Vitaly Shturm

The 211th episode of our 12 Questions segment features producer Vitaly Shturm.

Vitaly Shturm

1. How old are you, where are you living and how long have you been producing and Djing?

– Hello. Thank you for the questions and your sincere interest to my personality and music. I am 30 years old. I`m from the Russian Federation and if to be more exact from the small town of Petrozavodsk. I began producing my first demo tracks at the end of 2000 and also in 2000 I started working as a DJ. At the very beginning I was playing Detroit Techno, Electro but then switched over to Progressive House.

2. Where do your musical roots lie, what are your first memories of electronic music and when did you know you wanted to persue it seriously? Are there any particular productions or artists from the past that really made you think to yourself “ this is what i want to do.

– I made up my mind to be a producer about 10 years ago. I made a lot of demos but I didn’t have enough time and that’s why I couldn’t carry them through. Nowadays I’m using that material in my tracks. Once I simply decided to be a producer and release my own tracks because I had been recording different podcasts and guest mixes for various radio shows for a long time.

3. How difficult was learning to produce for you in the beginning? Did you take any Audio Engineering programs or production courses to help you out or are you pretty much self taught? And did anyone give any advice early on that really helped?

– At the very beginning it is always really hard to do anything. At that time it was more difficult to produce than it is now. As for DAW software there was no difficulty in using them because first of all I read manuals. It really helps and I recommend reading manuals insistently to all beginners. I can be called a self-taught man by right. My advice to all people who have just begun producing electronic dance music: don’t be afraid of experiments! The most difficult question to my mind is: «In what software to work?» Nowadays there is a lot of good software. You just need to try different soft and make up your mind what is more easy-to-use for you. I began working in Cubase but soon switched over to Ableton Live because it was easier for me to orientate and work there. Though the main working principle of most sequencers is: producing and editing. Here it is very important to decide on the direction. Don’t follow the fashion, follow your soul! For example, a lot of musicians like the sound of tech house, but when they mind the rating they decide to produce trance music. This is a big mistake! And one more important thing: your sounds and samples are your individuality. Don’t forget the theory and learn the art of mixing.

4. What parts of the production process do you find the most difficult and what comes easiest for you? When you do hit a creative block what helps you through it?

– To begin with, the process of music production is rather labor-intensive work. The most difficult for me is the process of mixing. It takes the most part of my time, but it is necessary to get the sound that I need.

5. What`s a normal day like for you? Do you have a job outside of electronic music? And what do you like to do when you`re not working on music?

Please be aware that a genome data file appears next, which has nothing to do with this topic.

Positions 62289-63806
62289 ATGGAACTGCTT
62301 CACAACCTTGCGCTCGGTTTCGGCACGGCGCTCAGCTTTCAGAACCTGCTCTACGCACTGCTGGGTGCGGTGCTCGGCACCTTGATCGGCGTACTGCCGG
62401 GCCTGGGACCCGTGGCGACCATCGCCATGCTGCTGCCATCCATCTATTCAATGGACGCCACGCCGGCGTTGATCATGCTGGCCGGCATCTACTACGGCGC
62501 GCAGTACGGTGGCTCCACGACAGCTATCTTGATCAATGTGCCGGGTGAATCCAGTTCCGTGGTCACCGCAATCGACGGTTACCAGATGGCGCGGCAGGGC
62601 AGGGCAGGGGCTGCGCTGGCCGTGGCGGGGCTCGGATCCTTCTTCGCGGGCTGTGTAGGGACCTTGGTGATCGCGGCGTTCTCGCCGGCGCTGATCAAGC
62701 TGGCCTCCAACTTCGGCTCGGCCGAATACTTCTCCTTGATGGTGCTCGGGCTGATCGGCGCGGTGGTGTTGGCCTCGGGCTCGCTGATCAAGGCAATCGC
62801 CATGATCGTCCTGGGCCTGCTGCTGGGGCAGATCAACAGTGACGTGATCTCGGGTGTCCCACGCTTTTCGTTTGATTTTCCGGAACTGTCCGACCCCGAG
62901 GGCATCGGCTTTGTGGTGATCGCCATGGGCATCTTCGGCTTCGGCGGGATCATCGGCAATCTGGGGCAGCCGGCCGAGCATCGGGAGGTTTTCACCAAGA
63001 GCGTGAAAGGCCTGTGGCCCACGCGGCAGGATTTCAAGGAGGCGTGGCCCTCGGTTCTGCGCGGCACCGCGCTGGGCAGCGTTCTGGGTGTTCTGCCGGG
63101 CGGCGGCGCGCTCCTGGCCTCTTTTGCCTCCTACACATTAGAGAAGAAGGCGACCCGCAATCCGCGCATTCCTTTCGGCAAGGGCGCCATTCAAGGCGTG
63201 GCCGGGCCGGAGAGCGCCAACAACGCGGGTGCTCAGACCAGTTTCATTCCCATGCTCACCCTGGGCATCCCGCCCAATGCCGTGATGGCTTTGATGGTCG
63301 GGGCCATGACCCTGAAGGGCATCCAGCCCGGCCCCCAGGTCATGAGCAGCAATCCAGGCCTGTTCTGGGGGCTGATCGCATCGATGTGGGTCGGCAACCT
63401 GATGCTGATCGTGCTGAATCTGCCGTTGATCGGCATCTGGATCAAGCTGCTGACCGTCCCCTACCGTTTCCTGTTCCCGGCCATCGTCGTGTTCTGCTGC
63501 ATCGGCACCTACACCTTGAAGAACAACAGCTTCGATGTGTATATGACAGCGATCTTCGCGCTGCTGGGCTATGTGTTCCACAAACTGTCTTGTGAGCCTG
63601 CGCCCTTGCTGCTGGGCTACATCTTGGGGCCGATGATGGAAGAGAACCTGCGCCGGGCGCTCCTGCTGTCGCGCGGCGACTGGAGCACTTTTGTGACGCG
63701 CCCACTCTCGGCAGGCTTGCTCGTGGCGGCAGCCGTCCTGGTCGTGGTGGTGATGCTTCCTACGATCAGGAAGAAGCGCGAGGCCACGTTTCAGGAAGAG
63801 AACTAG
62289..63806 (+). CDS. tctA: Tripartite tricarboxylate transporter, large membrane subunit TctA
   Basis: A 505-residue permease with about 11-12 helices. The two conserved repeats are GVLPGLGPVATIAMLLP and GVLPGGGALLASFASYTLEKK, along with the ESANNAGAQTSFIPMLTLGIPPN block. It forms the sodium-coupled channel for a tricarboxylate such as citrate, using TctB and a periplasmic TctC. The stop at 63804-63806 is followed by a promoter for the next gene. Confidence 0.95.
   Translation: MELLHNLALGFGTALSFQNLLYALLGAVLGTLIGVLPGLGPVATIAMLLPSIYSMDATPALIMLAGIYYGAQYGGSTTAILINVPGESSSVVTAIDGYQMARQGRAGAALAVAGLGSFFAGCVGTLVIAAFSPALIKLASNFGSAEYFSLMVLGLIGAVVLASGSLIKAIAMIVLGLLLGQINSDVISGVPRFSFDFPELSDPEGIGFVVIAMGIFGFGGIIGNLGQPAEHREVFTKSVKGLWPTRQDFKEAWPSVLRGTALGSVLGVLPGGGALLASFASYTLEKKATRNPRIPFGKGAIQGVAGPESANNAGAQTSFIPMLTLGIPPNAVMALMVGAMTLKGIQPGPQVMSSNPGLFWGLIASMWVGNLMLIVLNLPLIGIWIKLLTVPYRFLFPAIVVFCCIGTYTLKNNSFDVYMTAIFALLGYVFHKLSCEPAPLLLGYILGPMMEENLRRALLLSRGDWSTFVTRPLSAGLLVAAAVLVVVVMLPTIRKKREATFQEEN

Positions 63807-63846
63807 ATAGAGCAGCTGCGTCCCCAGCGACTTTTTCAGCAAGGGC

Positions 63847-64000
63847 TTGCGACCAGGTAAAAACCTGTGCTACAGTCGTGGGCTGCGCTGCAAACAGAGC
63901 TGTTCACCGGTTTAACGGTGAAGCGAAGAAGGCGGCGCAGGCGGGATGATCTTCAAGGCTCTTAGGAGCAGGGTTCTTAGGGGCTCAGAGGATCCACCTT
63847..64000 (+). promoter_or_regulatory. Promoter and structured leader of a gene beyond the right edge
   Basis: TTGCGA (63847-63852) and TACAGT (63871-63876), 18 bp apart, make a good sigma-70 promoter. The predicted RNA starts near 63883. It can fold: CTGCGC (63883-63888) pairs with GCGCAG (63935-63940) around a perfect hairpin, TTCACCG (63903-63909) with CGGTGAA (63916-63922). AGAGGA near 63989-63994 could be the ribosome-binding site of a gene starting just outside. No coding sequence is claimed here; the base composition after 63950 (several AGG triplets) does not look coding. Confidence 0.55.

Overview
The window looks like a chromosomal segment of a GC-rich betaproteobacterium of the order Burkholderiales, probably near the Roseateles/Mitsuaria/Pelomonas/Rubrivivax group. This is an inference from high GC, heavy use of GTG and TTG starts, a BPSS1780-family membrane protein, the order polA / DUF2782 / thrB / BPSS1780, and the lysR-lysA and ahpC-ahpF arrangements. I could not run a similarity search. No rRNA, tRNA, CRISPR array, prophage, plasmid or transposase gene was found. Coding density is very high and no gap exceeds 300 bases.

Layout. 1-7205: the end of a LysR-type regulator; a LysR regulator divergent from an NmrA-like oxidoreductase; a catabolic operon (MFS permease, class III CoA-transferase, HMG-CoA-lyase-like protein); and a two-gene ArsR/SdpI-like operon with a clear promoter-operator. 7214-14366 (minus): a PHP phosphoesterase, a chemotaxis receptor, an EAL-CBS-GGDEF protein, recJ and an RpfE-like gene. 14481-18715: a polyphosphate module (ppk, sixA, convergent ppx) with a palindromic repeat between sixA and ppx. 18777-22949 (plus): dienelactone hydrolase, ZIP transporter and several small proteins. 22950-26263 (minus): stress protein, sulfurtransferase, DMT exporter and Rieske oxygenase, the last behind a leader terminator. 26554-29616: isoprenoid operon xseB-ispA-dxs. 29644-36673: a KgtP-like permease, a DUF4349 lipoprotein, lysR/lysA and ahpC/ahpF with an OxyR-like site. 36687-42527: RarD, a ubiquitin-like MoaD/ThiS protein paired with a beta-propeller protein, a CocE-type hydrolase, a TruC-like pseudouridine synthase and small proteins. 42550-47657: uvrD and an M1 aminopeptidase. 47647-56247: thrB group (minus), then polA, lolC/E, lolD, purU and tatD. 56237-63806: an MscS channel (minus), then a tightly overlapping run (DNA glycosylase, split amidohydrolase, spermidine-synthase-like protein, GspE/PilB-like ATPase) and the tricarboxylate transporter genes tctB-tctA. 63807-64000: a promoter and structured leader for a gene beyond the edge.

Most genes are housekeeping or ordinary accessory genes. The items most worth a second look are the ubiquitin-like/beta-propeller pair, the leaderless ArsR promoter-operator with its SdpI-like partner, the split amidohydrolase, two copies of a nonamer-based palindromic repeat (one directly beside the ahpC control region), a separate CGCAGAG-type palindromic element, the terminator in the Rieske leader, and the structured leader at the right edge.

– I work 2 days a week as a boiler room operator. My free time is mostly devoted to my family. But when night comes I start producing that’s why I sleep little. I rarely play to the audience as a Dj in my city because people here don’t understand the sound that I like.

6. Apart from electronic music what other genres do you listen to and who are your favourite artists outside of electronic? And do these genres or artists have a direct effect on your own production?

– I listen to everything absolutely. I really like how Pink Floyd and Pat Metheny sound. But I can’t say that they influence the process of production.

7. What was the first and last physical (CD, Vinyl, Cassette etc.) piece of music you bought?

– My first cassette was the album by The Prodigy – Experience (1992). It is one of my favourite bands. I like what they were doing earlier and what they are doing these days. My first CD was the album by The Chemical Brothers – Dig Your Own Hole (1997).If to be honest I find difficulty in replying about the last CD. I began collecting Vinyl a bit later and as I remember my first Vinyl was promo Vinyl «Horizons» by James Holden in remix by Way Out West. As for the last Vinyl I can simply say that there is no one. I have been continuing to collect Vinyl these days. Next in turn is the Vinyl from the label of Yoshitoshi Recordings, from the project Autokat – Gimme The Beat. If I am not mistaken the track of 2001. I like it a lot because it is an unreally cool track.

8. Tell us something about yourself that might surprise people?

– Ordinary things are out of my style. Rash and unexpected behaviour always amazes (laughing).

9. Which producers in your opinion get consistently overlooked?

– I find difficulty in replying this question in fact.

10. Which producers consistently inspire you? And where else does your inspiration come from?

– I don’t want to single anybody out because we are friends with most producers and also on good terms. All of them have their own individual peculiarities. But I really like the sound by John Graham (Quivver), Henri Hurtig (Cid Inc), Dale Middleton and Guy Mantzur.

11. There are countless producers out there trying to find their way and create their own unique sound, what advice do you have for them?

– More experiments with the sound of course and also follow your feelings! But the main thing is faith in yourself and then you’ll make it!

12. If the final DJ/live set of your career was next week what would your last track be?

Chicola – Addikted (Guy Mantzur Remix)

Vitaly’s ‘The Feelings’ is out now on Clinique Recordings, you can purchase the release: here

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